Bangladesh are largely lacking. This review provides the first comprehensive account of viral disease problems in
the cultivation of several important crops and their management in Bangladesh.
1. Introduction
Plant viruses have been recognised as one of the major constraints
in agricultural production Worldwide. The information on plant virus
diseases is generally well documented in the developed countries. The
impact of plant viruses on agricultural production in the developing and
underdeveloped countries are difficult to assess adequately due to lack
of research facilities and expertise. Devastating losses caused by plant
viruses have been witnessed in many countries in the South and South
East Asia (Mandal et al., 2012; Rishi, 2009; Schreinemachers et al.,
2015; Varma and Malathi, 2003).
Bangladesh situated in South East Asia adjacent to India has a typical hot-humid tropical environment with numerous rivers and water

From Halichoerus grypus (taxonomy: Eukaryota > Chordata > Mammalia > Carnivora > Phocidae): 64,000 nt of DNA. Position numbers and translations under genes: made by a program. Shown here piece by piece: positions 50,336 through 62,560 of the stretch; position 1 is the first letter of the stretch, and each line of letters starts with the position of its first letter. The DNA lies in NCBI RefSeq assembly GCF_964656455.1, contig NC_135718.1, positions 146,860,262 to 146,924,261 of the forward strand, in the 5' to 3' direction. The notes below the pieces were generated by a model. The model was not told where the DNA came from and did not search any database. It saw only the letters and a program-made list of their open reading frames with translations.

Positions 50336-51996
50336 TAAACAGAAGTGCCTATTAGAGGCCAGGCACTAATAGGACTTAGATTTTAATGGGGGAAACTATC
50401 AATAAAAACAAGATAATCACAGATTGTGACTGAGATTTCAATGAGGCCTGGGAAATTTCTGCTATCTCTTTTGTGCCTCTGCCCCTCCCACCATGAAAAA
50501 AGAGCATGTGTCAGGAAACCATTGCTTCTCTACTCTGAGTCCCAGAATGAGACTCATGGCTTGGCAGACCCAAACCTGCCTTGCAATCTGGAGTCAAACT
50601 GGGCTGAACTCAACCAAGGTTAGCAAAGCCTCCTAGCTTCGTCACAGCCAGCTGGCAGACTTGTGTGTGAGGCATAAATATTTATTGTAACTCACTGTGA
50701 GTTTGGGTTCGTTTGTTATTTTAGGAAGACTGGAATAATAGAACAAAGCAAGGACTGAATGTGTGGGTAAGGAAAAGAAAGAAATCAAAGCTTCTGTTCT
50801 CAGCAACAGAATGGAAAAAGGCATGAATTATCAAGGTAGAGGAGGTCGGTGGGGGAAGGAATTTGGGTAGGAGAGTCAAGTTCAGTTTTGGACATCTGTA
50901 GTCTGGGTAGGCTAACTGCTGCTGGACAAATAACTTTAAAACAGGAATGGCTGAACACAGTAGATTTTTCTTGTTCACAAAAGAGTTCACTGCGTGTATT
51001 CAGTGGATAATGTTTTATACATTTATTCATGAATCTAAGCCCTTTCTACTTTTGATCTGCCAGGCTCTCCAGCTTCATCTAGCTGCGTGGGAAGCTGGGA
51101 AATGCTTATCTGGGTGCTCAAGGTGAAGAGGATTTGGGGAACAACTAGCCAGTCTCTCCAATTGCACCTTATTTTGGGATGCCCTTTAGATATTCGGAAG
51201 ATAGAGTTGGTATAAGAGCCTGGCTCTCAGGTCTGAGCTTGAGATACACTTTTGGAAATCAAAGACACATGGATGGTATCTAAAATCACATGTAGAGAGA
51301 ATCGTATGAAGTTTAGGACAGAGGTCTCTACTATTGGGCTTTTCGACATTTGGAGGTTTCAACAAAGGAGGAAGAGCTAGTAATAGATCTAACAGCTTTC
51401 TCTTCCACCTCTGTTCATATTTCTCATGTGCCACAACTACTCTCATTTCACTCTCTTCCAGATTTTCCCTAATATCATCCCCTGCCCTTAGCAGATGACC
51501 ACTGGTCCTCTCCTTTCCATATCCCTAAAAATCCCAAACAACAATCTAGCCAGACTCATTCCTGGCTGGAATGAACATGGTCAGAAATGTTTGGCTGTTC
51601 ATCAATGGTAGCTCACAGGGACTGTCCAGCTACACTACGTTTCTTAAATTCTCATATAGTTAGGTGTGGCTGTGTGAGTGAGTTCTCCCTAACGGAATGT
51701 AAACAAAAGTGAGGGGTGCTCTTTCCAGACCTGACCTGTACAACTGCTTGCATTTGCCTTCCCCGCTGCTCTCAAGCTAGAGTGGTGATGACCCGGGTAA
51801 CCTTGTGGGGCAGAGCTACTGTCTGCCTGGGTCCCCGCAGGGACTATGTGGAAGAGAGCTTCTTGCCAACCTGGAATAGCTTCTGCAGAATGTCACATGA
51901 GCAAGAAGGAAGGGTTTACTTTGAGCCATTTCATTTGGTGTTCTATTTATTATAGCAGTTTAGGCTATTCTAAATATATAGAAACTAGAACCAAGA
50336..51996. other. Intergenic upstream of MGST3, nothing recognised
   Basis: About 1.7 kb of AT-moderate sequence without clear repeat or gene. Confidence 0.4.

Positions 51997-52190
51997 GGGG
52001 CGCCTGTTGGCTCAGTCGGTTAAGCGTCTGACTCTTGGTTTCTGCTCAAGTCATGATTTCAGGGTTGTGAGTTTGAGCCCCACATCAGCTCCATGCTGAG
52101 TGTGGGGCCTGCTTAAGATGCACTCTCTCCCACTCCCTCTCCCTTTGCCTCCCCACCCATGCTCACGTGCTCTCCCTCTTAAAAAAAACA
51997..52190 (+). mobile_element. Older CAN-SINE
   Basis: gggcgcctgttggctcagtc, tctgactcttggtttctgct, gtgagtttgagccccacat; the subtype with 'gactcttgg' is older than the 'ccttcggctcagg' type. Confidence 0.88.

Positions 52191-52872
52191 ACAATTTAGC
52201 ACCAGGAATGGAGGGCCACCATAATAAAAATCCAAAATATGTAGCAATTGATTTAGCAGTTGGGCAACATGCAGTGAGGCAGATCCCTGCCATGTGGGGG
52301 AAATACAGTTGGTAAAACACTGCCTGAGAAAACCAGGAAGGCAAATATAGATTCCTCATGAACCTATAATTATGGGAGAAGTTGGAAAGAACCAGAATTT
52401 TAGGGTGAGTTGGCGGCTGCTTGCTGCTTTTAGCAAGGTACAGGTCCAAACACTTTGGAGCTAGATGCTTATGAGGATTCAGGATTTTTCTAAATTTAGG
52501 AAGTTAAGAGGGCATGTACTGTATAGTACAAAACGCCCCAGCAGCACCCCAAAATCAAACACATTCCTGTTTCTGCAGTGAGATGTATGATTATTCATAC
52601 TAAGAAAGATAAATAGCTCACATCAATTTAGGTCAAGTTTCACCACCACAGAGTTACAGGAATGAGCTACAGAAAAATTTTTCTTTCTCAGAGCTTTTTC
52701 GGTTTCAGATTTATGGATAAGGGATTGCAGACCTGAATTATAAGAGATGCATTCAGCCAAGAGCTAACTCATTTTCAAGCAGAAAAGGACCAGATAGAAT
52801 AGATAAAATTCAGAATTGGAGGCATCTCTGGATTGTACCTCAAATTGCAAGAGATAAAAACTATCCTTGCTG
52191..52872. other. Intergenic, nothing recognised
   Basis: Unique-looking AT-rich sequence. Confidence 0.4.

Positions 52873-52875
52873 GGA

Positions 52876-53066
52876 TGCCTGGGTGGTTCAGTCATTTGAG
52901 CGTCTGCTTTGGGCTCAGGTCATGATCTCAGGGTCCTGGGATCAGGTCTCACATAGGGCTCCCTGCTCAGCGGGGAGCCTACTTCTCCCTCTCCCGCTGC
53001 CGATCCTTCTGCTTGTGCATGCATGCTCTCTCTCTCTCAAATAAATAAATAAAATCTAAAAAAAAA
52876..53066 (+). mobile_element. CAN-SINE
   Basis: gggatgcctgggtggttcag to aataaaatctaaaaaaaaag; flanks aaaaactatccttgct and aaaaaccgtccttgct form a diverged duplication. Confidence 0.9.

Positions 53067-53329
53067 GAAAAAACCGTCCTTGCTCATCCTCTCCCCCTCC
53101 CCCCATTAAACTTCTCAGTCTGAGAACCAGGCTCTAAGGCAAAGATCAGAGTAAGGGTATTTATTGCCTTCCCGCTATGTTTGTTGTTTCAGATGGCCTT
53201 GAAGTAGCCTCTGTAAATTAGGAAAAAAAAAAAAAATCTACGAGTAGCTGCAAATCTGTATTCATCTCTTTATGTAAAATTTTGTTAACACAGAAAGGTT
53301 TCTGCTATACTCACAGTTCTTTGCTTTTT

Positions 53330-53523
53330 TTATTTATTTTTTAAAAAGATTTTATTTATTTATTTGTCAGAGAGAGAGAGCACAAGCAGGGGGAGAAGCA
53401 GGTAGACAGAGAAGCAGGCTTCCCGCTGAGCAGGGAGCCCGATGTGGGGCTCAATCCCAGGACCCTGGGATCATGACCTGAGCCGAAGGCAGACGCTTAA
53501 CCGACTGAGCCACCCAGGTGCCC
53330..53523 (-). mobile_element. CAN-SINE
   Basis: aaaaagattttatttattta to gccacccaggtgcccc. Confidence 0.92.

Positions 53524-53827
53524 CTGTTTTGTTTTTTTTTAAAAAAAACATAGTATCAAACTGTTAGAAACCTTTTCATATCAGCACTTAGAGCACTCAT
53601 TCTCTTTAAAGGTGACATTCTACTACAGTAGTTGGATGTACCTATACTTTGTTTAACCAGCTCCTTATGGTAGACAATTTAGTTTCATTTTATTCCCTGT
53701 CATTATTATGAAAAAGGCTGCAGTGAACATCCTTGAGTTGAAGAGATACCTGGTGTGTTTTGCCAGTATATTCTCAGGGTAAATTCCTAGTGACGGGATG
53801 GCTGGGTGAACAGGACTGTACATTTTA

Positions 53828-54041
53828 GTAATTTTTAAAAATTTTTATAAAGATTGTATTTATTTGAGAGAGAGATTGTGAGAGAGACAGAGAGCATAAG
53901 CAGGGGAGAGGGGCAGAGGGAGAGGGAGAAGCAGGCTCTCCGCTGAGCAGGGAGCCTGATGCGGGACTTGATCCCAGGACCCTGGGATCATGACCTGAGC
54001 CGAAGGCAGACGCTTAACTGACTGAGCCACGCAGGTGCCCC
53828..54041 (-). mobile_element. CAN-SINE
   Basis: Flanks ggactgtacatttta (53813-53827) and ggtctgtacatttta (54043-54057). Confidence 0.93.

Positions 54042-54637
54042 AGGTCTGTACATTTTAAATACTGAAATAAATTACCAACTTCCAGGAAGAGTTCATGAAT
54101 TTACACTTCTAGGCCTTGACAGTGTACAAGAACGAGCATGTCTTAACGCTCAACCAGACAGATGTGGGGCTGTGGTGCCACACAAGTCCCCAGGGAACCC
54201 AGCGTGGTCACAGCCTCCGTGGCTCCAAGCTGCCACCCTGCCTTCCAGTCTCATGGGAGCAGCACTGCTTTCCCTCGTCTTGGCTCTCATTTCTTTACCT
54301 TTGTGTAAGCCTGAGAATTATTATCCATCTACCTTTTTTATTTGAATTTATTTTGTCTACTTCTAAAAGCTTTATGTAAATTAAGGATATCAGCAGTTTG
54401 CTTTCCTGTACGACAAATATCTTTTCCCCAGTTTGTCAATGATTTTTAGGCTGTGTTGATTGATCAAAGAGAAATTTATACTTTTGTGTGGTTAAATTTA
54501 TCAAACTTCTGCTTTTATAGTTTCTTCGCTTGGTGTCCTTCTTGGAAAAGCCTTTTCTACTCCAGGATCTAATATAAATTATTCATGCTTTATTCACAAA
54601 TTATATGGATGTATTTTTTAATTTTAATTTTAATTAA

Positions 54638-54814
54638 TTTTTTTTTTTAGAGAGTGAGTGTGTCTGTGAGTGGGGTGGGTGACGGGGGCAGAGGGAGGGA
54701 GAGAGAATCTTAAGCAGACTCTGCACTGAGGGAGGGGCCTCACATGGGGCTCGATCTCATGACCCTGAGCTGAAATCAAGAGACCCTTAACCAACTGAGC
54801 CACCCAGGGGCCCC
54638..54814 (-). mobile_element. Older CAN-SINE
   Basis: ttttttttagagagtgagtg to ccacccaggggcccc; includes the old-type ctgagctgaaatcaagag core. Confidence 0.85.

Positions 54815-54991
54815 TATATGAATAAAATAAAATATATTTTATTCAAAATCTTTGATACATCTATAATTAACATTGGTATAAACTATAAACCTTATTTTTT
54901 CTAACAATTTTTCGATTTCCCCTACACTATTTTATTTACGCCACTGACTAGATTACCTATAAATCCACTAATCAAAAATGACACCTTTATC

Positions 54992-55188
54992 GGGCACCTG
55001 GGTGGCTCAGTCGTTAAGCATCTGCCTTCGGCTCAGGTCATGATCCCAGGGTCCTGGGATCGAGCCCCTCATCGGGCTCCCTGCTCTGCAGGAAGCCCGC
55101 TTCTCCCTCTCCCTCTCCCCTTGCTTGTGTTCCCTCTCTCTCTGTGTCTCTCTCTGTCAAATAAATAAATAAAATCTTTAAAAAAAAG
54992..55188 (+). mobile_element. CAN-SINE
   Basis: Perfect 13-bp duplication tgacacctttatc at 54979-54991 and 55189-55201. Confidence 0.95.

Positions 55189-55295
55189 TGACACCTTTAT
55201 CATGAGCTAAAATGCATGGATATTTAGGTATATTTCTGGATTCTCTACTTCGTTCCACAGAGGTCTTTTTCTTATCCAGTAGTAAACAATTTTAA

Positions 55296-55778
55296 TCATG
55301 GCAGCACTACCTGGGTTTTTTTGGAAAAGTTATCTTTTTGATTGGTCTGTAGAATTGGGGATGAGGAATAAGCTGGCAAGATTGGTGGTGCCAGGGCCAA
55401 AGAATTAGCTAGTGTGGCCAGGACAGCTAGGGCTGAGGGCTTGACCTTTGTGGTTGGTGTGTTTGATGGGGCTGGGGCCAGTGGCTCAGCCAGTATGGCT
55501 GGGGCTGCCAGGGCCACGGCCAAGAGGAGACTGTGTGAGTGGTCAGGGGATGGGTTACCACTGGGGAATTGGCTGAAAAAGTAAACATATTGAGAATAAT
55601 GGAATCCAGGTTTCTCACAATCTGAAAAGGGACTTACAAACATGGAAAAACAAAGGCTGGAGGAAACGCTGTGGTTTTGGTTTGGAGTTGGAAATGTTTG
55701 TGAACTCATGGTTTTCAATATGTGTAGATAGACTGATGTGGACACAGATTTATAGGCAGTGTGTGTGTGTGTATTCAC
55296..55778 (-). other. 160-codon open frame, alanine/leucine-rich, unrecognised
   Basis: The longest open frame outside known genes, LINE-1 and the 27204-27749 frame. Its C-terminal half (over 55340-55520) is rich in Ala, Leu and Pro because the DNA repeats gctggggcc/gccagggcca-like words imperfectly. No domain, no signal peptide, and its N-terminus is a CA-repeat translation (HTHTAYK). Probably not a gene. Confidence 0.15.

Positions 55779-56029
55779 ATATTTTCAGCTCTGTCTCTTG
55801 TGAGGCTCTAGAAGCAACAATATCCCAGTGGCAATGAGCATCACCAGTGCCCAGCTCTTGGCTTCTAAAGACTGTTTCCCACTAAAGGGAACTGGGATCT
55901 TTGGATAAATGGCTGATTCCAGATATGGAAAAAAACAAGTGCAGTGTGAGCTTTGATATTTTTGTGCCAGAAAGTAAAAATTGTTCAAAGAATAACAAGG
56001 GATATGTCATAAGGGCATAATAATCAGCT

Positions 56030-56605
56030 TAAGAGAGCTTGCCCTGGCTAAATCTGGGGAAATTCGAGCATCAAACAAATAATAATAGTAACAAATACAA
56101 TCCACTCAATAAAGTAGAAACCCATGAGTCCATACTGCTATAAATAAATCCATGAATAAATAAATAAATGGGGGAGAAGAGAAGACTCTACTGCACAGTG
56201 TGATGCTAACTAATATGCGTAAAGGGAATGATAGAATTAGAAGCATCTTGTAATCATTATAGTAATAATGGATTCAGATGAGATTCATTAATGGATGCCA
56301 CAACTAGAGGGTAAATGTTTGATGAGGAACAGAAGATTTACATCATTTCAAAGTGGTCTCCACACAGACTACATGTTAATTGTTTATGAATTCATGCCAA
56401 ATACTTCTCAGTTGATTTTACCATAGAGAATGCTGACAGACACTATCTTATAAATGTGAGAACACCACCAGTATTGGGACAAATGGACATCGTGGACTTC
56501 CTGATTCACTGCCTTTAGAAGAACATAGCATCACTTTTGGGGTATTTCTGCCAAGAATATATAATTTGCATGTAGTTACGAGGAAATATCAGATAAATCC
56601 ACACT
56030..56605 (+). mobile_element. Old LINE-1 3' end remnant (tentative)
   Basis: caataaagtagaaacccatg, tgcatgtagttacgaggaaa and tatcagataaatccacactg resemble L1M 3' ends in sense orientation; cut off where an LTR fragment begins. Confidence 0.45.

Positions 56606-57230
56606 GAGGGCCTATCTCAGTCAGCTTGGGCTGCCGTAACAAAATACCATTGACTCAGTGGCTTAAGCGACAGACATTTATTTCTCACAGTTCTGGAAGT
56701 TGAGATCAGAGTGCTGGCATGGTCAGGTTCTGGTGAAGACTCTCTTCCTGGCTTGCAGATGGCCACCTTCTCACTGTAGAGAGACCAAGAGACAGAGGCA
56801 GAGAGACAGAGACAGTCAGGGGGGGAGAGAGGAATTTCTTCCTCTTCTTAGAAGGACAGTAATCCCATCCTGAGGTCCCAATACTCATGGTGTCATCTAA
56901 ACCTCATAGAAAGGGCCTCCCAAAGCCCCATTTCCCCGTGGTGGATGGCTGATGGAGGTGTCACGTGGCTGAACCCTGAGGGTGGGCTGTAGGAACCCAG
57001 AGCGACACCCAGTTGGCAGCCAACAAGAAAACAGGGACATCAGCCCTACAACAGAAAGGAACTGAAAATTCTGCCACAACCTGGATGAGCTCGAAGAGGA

bodies. Bangladesh is an agriculture-based country with 8.52 million
hectares of cultivable land, where a wide range of crops such as cereals,
fibers, fruits, oilseeds, pulses and vegetables are cultivated. Plant diseases caused by viruses are serious constraints in agriculture in
Bangladesh (Fakir, 1984). The tropical climate favours a high prevalence of viruses and their vectors in Bangladesh. Ever increasing
population pressure exerts intense demands on food production; as a
result, a large number of high yielding crop varieties are introduced
from other countries. Favourable environmental conditions, lack of
resistance in high yielding cultivars and lack of appropriate plant
protection measures contributed the outbreak of viral diseases in several crops (Akanda, 1991; Akanda et al., 1991a,1991b; Akhter et al.,